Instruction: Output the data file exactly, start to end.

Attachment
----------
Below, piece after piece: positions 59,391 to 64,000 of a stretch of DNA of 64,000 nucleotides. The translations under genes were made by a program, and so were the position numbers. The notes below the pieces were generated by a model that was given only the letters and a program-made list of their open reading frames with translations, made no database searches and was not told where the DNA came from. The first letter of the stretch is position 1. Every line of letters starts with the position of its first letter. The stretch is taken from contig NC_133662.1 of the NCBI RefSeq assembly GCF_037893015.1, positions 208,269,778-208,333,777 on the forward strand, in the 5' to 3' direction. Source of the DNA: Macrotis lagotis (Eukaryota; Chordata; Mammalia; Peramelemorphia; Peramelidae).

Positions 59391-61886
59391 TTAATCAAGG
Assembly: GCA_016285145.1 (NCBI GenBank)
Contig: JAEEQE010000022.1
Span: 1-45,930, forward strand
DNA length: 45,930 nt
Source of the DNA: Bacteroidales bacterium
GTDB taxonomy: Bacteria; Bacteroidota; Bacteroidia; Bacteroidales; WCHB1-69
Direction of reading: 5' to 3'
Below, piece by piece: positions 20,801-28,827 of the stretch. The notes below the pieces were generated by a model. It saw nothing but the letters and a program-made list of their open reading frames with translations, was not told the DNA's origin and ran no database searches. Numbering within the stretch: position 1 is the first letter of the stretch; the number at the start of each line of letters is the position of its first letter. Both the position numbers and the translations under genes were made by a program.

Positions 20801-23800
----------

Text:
Below, piece after piece: positions 59,391 to 64,000 of a stretch of DNA of 64,000 nucleotides. The translations under genes were made by a program, and so were the position numbers. The notes below the pieces were generated by a model that was given only the letters and a program-made list of their open reading frames with translations, made no database searches and was not told where the DNA came from. The first letter of the stretch is position 1. Every line of letters starts with the position of its first letter. The stretch is taken from contig NC_133662.1 of the NCBI RefSeq assembly GCF_037893015.1, positions 208,269,778-208,333,777 on the forward strand, in the 5' to 3' direction. Source of the DNA: Macrotis lagotis (Eukaryota; Chordata; Mammalia; Peramelemorphia; Peramelidae).

Positions 59391-61886
59391 TTAATCAAGG
Assembly: GCA_016285145.1 (NCBI GenBank)
Contig: JAEEQE010000022.1
Span: 1-45,930, forward strand
DNA length: 45,930 nt
Source of the DNA: Bacteroidales bacterium
GTDB taxonomy: Bacteria; Bacteroidota; Bacteroidia; Bacteroidales; WCHB1-69
Direction of reading: 5' to 3'
Below, piece by piece: positions 20,801-28,827 of the stretch. The notes below the pieces were generated by a model. It saw nothing but the letters and a program-made list of their open reading frames with translations, was not told the DNA's origin and ran no database searches. Numbering within the stretch: position 1 is the first letter of the stretch; the number at the start of each line of letters is the position of its first letter. Both the position numbers and the translations under genes were made by a program.

Positions 20801-23800